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Pinnacle Laterite 3 review

The price is attractive, but can Evans Cycles’ entry-level Laterite match it?

Our rating 
4.0 out of 5 star rating 4.0
GBP £600.00 RRP | USD $900.00 | EUR €720.00
Pack shot of the Pinnacle Laterite 3 road bike

Our review

Simple tech but a good balance of speed and comfort – it’s a bargain
Pros: Surprisingly nice ride; easy to service; great value
Cons: Narrowish tyres; non-Shimano chainset; non-cartridge brake blocks
Skip to view product specifications

There are four bikes in the Laterite range, which starts at £400 with the Tourney-equipped Laterite 1 and tops out with the Shimano 105 model at £725. All bikes share the same aluminium frame and carbon fork with aluminium steerer.

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All have rim brakes, which are something of a rarity these days, but they’re tried-and-trusted technology and are easy for the even vaguely competent home mechanic to service and replace.

Pinnacle Laterite 3 kit

Like with the more expensive Boardman ADV 8.6 bike also on test, shifting comes courtesy of Shimano’s deservedly popular 9-speed Sora road bike groupset.

While Sora is well down the Shimano range, it shifts nearly as well as its more expensive siblings. It’s also easy to forget just how good gearing is today compared with bikes from a decade or more ago.

The Laterite 3 is a bike likely to be bought by a newer cyclist upgrading from a ‘bike-shaped object’, or perhaps an older rider returning to cycling, and the low bottom gear offered by the 34t chainring and 32t sprocket is vastly more appealing than the 34×28 that was typical just a few years ago, representing a significant drop from 32 to 28in, more than 14 per cent.

It makes climbing punishing hills much more achievable and enjoyable for the everyday rider. The jumps between gears will inevitably be larger, but this is easily a price worth paying.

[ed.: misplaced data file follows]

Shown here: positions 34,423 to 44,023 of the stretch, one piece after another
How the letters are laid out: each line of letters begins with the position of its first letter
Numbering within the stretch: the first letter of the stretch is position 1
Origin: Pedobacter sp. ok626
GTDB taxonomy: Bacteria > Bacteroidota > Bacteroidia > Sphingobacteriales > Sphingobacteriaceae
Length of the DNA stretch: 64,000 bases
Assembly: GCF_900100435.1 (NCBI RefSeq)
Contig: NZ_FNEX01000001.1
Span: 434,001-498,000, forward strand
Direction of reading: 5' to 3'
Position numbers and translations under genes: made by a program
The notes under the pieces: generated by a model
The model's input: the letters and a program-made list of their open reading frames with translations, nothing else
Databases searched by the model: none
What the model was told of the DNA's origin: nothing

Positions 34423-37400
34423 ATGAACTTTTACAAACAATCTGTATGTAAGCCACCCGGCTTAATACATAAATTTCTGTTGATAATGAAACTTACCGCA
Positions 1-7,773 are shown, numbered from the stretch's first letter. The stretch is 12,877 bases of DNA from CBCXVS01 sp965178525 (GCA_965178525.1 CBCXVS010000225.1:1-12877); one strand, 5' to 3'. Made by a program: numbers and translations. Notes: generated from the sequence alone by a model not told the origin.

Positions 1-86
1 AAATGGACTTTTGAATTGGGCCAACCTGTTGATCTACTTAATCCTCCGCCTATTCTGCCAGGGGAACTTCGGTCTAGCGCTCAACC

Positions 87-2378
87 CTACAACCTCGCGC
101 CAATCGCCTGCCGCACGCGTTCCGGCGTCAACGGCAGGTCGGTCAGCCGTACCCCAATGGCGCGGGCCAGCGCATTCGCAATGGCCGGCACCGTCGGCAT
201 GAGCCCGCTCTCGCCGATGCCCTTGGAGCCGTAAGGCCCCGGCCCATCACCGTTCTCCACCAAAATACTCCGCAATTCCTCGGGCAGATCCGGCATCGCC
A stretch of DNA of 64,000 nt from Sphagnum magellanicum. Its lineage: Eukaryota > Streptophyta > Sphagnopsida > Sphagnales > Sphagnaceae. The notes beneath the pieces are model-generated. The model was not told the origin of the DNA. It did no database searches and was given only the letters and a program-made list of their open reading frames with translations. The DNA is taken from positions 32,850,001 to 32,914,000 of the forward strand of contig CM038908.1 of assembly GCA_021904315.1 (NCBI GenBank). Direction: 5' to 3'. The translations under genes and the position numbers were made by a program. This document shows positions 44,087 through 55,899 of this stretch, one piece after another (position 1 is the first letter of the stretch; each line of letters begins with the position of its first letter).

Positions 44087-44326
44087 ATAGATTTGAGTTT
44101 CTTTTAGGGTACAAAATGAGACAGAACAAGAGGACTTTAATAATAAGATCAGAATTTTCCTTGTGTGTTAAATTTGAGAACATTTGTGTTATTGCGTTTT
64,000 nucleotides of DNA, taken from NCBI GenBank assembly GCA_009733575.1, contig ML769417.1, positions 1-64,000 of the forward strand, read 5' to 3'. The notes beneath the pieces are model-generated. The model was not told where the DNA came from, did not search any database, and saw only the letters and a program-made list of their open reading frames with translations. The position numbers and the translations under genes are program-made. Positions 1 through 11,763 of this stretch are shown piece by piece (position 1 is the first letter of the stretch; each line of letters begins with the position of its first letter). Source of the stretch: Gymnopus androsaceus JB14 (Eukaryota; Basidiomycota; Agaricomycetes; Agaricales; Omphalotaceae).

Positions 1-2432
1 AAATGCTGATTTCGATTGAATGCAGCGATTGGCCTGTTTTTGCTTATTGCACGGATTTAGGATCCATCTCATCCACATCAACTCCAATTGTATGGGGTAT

Tektro R315 rim brakes on the Pinnacle Laterite 3 road bike
The rarely-spotted rim brake: competent and easy to fix.
David Caudery / Immediate Media

Another welcome recent development is the move to wider tyres, which will up the comfort of a quite basic aluminium frame. Although, since the Pinnacle comes with clearance for 32mm tyres, the choice of 25mm here is a little surprising.

I’d have gone for the maximum 32mm – or 28mm, which is the maximum width compatible with mudguards – for the extra comfort and barely discernible weight difference.

The more comfort a new or returning rider gets on our potholed road surfaces, the more likely they are to enjoy the experience and ride more.

The wholesale move to disc brakes over the last few years makes it easy to forget there’s nothing actually wrong with well set-up caliper rim brakes, even in the form of Tektro’s quite basic deep-drop R315s.

These work better than you might expect even with non-cartridge brake blocks, as one emergency stop in particular dramatically reminded me.

Pinnacle Laterite 3 geometry

The Pinnacle Laterite 3 road bike has surprisingly racy geometry
The Pinnacle Laterite 3 road bike has surprisingly racy geometry.